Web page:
What I’m trying to figure out is whether we can do something like for this Hypothetical Development: If someone who visited one of our sites could see, on their smartphone, our rendering of that building’s Hypothetical future, and read our description. Seems like this would be do-able, no?

Are you “doing exactly what you want”? Bummer.

I saw this thing interviewing “successful people” who are “doing exactly what they want.”

I’m skeptical. Maybe these people aren’t doing anything they don’t want to do (or doing as little of it as possible, more likely). But I bet every single one of them would think of new things they “want to do” if someone forked over a billion dollars tomorrow.

In fact I bet they all have lists of things they want to do but haven’t been able to, for one reason or another. (Lack of an extra billion dollars, for instance.)

This phrase “doing exactly what you want” is very appealing to headline writers for obvious reasons. And yet if you really think about it, it’s sort of depressing. If you’re doing exactly what you want, then what will you do next? What aspirations are going to get you out of bed in the morning? What, in other words, do you have to look forward to?

Support the hypothetical

PSFK’s Future of Health Report

You may have seen this elsewhere online, since it’s been making the rounds, but PSFK (friends of Murketing, I should mention) recently put out a rather massive report full of ideas relating to the future of health care. It takes me days to get through documents like this — more than 200 pages of ideas and concepts, from PSFK itself as well as a battery of agencies they asked to contribute. But I’m always happy to see the various smart people in the trend/marketing/design worlds putting the minds to a problem bigger than, you know, how to sell more stuff. And I have a particular interest in health care being improved by technology and design and so on, both here in the U.S., and in the world’s underdeveloped regions where the problems remain shockingly acute.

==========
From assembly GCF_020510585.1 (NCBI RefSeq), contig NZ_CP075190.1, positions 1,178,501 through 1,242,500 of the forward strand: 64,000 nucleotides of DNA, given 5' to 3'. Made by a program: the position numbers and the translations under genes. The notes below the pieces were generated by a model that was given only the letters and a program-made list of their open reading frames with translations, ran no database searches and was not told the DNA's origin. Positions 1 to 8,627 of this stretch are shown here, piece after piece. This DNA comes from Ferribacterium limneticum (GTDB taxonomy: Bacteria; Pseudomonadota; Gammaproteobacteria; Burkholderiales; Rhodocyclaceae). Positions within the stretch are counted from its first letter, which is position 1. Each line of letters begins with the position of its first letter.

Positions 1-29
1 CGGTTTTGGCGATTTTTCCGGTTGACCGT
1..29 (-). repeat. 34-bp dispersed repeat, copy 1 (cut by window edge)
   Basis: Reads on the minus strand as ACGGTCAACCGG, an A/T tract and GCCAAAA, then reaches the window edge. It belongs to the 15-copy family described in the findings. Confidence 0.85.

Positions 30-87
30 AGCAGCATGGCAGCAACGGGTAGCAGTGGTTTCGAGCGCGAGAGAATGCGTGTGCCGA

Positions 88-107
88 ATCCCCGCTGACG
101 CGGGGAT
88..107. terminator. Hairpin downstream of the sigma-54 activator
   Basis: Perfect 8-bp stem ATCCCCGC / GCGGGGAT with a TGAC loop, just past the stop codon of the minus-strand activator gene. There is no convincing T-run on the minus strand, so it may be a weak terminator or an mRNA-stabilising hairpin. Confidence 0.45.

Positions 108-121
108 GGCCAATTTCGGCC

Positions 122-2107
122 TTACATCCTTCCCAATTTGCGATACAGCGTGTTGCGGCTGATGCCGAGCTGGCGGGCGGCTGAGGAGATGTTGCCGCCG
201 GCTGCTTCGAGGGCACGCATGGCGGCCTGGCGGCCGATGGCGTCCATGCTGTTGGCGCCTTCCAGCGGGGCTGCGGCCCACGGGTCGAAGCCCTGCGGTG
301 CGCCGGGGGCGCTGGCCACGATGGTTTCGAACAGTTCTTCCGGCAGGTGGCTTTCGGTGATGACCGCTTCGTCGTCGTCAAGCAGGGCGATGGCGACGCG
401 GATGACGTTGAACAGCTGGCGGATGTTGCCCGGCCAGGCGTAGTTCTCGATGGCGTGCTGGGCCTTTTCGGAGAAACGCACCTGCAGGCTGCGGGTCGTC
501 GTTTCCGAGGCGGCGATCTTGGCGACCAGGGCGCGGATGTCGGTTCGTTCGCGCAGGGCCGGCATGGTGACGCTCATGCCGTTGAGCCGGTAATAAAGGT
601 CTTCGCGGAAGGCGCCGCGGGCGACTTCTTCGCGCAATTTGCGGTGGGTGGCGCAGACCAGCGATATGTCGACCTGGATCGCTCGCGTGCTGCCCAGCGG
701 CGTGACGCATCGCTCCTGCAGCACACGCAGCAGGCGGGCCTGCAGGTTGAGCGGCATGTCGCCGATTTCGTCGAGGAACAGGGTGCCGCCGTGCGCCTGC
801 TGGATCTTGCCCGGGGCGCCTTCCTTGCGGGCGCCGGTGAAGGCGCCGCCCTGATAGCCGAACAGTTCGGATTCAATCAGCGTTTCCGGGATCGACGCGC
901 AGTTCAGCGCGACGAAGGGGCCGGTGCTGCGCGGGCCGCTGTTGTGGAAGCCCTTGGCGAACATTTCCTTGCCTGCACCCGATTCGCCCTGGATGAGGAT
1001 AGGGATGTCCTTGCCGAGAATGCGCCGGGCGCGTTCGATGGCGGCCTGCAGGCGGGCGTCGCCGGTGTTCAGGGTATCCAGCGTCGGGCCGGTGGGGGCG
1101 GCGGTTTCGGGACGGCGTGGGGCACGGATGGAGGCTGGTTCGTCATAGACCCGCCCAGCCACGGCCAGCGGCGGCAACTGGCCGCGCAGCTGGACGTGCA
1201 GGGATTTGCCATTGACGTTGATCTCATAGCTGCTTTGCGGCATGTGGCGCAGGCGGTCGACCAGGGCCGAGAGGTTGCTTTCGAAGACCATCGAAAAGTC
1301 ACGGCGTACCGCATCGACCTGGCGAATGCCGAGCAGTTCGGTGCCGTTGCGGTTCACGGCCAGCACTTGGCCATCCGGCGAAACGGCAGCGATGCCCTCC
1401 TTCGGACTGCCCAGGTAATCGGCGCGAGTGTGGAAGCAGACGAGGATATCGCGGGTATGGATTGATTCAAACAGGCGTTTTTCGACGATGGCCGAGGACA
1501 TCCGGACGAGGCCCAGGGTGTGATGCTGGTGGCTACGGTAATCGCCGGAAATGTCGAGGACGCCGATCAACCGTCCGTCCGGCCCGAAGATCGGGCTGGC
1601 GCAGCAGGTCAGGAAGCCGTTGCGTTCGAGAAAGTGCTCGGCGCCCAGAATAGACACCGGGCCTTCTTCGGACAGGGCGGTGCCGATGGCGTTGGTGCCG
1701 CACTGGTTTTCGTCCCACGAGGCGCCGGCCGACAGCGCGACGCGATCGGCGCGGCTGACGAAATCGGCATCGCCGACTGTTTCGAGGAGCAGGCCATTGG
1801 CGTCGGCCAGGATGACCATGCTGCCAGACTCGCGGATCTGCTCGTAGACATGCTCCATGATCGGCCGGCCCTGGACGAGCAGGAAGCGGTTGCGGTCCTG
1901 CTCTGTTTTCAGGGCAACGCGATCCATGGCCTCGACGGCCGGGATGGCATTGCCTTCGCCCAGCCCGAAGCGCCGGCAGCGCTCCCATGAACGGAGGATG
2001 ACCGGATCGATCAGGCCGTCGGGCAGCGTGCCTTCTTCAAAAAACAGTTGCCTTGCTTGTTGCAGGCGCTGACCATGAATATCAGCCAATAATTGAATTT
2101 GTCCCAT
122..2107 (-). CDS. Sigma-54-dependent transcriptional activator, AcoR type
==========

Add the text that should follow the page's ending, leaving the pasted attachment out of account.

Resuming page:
One of the dominant problems in both scenarios, I think it’s safe to say, is communication with professionals, so I was pleased to see that listed near the top of the “Challenges” list: “Limited ability to contact physicians and health workers when necessary.” Lots of proposed improvements on that front involve the marriage of mobile technology with the Internet.

The report names ten challenges in all, and the concepts range from self-monitoring ideas to practical design suggestions. Check out the whole thing here. PSFK has also been doling out highlights on its site.

Body Language - Weiden + Kennedy NY

Information Blanket - BMB

CHW Radio Network - Story Worldwide

UNICEF SMS - Great Works

Significant Objects: The book

Finally announced, here.

Elsewhere: Anonymous Authors

Would you pay for an anonymous creation? Weigh in on this post over at Significant Objects, asking some questions about Anonymous Art, Mystery Objects, and Unknown Authors.

In other Significant Objects news, W+K proposes a retail concept “inspired by Significant Objects.” We look forward to the royalties!

Good weekend, all….

Pictures of Stuff, Cont’d: Jean components

On Hypebeast, this from a post titled Sagmeister x Levi’s 501 Art Installation for American Rag. This post part of an occasional series.

Click for more.

Books, the idea, cont’d: Disguising your Kindle .. or iPad?

This was commented earlier, but here is BOOK.

Designed by two Minnesotan bibliophiles, BOOK began as a project to produce artist’s monographs. After designing and constructing our first book, we realized that the book jacket is a time-tested method of protection applicable to other materials beyond pages. While we believe that that BOOK is a great companion for digital devices, we also believe in the power of paper books. A portion of the profits from BOOK will be used toward producing artists’ books at Location Books.

The upshot is something that makes your e-reader look like a real book — albeit not a specific book, but just, well, the idea of a book.